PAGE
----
Versus, a notorious English-language cybercrime darknet market, shut down after a hacker disclosed a high-severity Proof-of-Concept (PoC) exploit last week. The vulnerability could’ve been used to access the market’s database and expose its servers’ IP addresses.
The hacker leaked a PoC showing how an attacker could access the website server’s file system on Dread, a social media platform on the darknet. Versus administrators then took the website offline and conducted a security audit to assess damage to the service, which offered a combination of hacking services, drugs, stolen payment cards, coin mixing and leaked databases.
This isn’t the first security audit of the three-year-old darknet marketplace. Versus’ operators announced at least two more security audits in the past after suspicions of hacks or critical flaws arose.
After discovering the vulnerabilities described in the PoC, the market’s administrators decided to take the website offline for good. The decision sparked confusion and worries among the market’s community members. Some of them theorized that owners were carrying out an exit scam, while others believed it was an FBI takeover, and a few of them felt the service was on the verge of becoming a liability.
After the website was shut down, a leading operator of the Versus marketplace posted a PGP-encrypted message to shed light on the situation. The message can be found in its entirety below:
“There is no doubt that there has been a lot of concern and uncertainty regarding Versus in the last few days. Most of you that have come to know us have rightfully assumed that our silence has been spent working behind the scenes to evaluate the reality of the proposed vulnerability.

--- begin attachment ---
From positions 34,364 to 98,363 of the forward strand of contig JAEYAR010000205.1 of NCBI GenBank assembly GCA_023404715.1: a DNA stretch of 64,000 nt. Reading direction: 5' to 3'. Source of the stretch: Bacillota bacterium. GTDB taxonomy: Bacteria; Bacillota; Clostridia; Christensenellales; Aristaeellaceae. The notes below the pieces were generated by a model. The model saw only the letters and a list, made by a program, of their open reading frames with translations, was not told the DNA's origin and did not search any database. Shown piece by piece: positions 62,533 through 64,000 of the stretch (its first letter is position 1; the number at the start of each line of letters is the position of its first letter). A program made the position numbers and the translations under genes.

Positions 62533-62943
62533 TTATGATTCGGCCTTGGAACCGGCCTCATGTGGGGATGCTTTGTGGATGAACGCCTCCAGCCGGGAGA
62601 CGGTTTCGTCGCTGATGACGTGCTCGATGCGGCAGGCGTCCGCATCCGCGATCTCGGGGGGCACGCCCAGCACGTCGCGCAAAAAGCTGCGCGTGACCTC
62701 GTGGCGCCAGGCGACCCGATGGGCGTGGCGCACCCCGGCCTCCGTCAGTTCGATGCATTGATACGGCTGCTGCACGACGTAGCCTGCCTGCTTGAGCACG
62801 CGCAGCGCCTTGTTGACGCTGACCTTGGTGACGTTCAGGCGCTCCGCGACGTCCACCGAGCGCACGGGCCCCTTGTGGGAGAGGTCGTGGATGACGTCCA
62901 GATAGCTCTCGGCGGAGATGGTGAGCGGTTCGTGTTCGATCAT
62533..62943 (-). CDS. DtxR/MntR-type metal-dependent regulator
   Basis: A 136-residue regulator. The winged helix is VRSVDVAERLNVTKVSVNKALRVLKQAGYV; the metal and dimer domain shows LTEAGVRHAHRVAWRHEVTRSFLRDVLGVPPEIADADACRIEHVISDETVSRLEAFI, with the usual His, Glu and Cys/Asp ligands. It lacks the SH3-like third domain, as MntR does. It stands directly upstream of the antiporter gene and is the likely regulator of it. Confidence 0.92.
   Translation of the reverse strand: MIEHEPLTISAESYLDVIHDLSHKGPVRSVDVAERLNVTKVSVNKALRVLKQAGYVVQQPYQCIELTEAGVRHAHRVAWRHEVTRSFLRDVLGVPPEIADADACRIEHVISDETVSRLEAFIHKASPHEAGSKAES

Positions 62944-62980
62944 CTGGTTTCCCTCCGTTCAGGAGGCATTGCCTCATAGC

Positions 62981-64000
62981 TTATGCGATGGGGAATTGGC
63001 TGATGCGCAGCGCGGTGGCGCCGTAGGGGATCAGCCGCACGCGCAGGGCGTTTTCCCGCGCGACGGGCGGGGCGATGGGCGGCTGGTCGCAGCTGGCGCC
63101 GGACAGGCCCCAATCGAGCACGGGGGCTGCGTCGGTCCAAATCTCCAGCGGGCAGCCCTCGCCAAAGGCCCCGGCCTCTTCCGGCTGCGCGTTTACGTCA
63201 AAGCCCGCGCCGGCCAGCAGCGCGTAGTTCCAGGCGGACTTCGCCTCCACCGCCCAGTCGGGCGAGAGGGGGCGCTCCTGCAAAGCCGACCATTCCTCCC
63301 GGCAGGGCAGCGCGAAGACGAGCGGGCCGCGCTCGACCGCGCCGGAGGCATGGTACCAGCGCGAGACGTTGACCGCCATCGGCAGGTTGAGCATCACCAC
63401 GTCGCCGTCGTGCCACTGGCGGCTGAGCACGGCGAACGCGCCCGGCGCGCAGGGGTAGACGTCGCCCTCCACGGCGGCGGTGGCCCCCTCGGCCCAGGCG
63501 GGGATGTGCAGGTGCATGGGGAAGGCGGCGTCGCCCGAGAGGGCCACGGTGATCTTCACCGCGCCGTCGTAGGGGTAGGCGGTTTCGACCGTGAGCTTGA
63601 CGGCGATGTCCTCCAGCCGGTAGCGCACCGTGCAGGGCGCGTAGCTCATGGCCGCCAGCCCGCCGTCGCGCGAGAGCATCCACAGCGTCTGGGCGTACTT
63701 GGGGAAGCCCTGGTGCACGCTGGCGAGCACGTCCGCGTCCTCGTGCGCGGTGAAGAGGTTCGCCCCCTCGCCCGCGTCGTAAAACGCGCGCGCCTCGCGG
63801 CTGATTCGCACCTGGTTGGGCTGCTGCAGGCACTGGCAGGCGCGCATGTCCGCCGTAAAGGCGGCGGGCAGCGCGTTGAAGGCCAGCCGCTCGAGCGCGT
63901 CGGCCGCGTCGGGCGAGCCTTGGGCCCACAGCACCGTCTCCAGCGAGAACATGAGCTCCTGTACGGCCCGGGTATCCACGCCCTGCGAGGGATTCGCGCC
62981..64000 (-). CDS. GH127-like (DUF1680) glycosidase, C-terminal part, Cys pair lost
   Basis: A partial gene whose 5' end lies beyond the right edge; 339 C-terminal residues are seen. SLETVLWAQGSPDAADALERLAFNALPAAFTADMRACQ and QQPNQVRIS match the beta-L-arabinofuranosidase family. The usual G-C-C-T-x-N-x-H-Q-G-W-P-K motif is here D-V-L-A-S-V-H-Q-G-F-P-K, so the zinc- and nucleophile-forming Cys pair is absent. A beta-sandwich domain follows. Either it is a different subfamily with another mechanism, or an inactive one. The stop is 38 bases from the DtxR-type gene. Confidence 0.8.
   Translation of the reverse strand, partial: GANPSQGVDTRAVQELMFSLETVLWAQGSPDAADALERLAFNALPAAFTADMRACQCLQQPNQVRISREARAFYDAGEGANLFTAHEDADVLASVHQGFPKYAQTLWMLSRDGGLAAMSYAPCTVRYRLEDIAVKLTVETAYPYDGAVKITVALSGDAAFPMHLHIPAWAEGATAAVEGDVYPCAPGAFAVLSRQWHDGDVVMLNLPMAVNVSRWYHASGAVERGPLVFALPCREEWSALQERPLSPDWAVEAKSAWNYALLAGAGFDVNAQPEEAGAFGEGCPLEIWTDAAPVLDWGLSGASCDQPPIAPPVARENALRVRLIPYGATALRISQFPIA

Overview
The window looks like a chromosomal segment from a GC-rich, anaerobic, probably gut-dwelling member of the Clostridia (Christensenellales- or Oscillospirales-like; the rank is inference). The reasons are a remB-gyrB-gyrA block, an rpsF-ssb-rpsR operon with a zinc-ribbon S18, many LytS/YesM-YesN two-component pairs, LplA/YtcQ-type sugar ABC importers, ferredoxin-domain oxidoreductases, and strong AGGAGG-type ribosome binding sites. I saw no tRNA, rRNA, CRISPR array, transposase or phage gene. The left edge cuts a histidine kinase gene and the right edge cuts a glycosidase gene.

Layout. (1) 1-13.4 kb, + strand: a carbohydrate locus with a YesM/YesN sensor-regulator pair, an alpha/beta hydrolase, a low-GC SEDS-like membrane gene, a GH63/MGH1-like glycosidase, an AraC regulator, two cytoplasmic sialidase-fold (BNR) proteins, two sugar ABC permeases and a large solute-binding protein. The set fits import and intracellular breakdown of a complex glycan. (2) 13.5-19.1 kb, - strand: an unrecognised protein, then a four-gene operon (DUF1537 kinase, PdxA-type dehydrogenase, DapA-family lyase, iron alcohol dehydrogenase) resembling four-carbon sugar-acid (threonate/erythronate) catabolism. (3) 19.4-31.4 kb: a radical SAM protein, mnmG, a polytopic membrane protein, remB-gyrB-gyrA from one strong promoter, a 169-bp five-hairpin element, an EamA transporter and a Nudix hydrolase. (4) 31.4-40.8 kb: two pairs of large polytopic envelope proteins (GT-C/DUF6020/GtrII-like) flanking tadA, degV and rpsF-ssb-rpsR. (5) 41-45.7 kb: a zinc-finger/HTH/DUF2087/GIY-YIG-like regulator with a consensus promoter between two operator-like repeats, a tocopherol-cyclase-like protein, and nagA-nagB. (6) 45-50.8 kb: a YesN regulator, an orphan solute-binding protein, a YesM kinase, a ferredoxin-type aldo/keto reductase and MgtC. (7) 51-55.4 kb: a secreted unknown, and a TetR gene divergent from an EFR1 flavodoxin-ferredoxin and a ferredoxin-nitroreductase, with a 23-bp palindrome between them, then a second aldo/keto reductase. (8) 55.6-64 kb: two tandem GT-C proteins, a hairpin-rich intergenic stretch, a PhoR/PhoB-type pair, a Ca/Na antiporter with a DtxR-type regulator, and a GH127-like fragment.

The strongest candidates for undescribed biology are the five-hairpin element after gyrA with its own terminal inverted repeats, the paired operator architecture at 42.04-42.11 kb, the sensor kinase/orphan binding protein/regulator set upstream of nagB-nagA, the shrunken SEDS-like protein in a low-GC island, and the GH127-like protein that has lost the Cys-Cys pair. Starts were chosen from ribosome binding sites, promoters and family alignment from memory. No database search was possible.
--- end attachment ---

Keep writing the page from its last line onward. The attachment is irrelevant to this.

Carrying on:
After an in-depth assessment, we did identify a vulnerability which allowed read-only access to a 6+ month old copy of the database as well as a potential IP leak of a single server we used for less than 30 days.
We take any and every vulnerability extremely seriously but we do think that its important to contend a number of the claims that were made about us. Specifically of importance: there was no server pwn and users/vendors have nothing to worry about as long as standard and basic opsec practices have been utilized (for example, PGP encryption)
Once we identified the vulnerability, we were posed with a fork in the road, to rebuild and come back stronger (as we had done before) or to gracefully retire. After much consideration, we have decided on the latter. We built Versus from scratch and ran for 3 years.”
The staff member also promised to give Versus customers a link to perform transactions unhampered by time limits, letting them retrieve escrow balances.